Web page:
Major crime dips in Kingston Central - Williams credits ZOSO, community policing

January 16, 2023
Superintendent Berrisford Williams, head of the Kingston Central Police Division.
Superintendent Berrisford Williams, head of the Kingston Central Police Division.

Commander for the Kingston Central Police Division, Superintendent Berrisford Williams, has credited the declaration of a zone of special Operations (ZOSO) in Parade Gardens as one of their factors behind the decrease in serious crimes in the area he commands.

Murders dipped by 39 per cent in 2022 when compared with the previous year. At the same time, shootings fell by 41 per cent.

Williams, who took over the division on January 3, 2022, said that overall, there was a 17 per cent reduction in serious crimes when compared with the previous year.

Nationally, murders increased by two per cent in 2022, while shootings dropped eight per cent. There was an overall one per cent increase in serious crimes.

"The ZOSO in the Parade Gardens space contributed significantly to the decreasing numbers. For 2021, murders and shootings recorded 22 each in the space (44 overall). The result for 2022 was nil," Williams pointed out.

A ZOSO was declared in Parade Gardens in January 2022 due to rampant criminality, gang warfare and escalating violence in the community.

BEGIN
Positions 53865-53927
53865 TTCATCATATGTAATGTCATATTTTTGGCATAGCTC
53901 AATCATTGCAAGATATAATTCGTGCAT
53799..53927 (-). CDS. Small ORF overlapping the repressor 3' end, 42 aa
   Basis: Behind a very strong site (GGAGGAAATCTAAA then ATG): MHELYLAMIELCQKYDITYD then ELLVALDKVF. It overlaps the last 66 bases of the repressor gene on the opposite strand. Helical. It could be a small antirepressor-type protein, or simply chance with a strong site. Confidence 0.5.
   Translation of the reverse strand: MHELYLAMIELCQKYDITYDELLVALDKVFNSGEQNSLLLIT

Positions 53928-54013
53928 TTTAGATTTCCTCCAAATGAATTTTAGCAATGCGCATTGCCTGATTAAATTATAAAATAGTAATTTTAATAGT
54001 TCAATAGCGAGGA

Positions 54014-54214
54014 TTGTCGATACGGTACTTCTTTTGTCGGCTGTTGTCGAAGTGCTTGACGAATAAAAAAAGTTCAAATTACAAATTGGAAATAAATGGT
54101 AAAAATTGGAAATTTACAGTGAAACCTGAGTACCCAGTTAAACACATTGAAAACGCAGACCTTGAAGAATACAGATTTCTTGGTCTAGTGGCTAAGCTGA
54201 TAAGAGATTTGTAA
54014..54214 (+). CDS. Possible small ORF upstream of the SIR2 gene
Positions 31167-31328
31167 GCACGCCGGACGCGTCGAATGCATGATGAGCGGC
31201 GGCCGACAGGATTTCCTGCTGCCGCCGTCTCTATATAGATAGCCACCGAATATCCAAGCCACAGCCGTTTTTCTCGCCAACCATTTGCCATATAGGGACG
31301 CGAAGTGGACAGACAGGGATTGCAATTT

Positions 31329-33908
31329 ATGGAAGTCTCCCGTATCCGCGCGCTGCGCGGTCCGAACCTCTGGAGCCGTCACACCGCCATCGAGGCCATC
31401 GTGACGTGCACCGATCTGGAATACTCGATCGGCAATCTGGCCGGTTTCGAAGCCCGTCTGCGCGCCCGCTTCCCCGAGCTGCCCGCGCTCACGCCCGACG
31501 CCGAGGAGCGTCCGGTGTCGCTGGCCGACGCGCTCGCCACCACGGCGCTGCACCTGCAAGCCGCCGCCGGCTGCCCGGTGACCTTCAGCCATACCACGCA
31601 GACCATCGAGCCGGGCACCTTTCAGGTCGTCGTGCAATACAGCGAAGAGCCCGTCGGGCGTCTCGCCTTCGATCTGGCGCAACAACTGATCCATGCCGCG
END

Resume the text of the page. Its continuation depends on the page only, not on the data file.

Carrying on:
Williams said that his division ended 2022 with a 71 per cent clear-up rate of the cases that were investigated. He revealed that officers assigned to the Kingston Central CIB arrested and charged 40 persons for murder, including the five teenagers who allegedly set a homeless man on fire at Heroes Circle last August.

Williams said that diligent investigative work and community policing have been critical elements of his plan to make Kingston Central a safer police division.

"We are going in the right direction," Williams said confidently.

The senior crime-fighter, however, noted that partnerships has been important in helping the police to regain control of a space that has been plagued with gang activities. He pointed, for example, to Project STAR, a social and economic transformation initiative created by the Private Sector Organisation of Jamaica (PSOJ).

"We are particularly happy because the then PSOJ head, Mr Keith Duncan, was integrally involved in coming into the community, walking, dialogue with residents, and we have started to see the benefits of that," Williams said.

Despite the successes of 2022, Williams said he was very much aware that the work was far from complete, particularly the black-eye that his division suffered when then inmate Rudolph 'Boxer' Shaw escaped custody in October.

Shaw, now deceased, was listed as St Catherine's most wanted, and was being held at the Kingston Central police lock-up at the time of the incident.

"I won't say a whole lot on that investigation. It is being led by IPROB (Inspectorate and Professional Standards Oversight Bureau), and as we speak here, I would be included in the persons being investigated for that. One thing I can say though, that the persons who were working at the lock-up facility on the day in question have been sent on interdiction, pending the outcome of the investigation. In addition to that, we consistently look at persons working at the lock-ups, and there is now ongoing repairs to further strengthen the lock-up facilities, so that we can have that issue dealt with going forward," Williams said.

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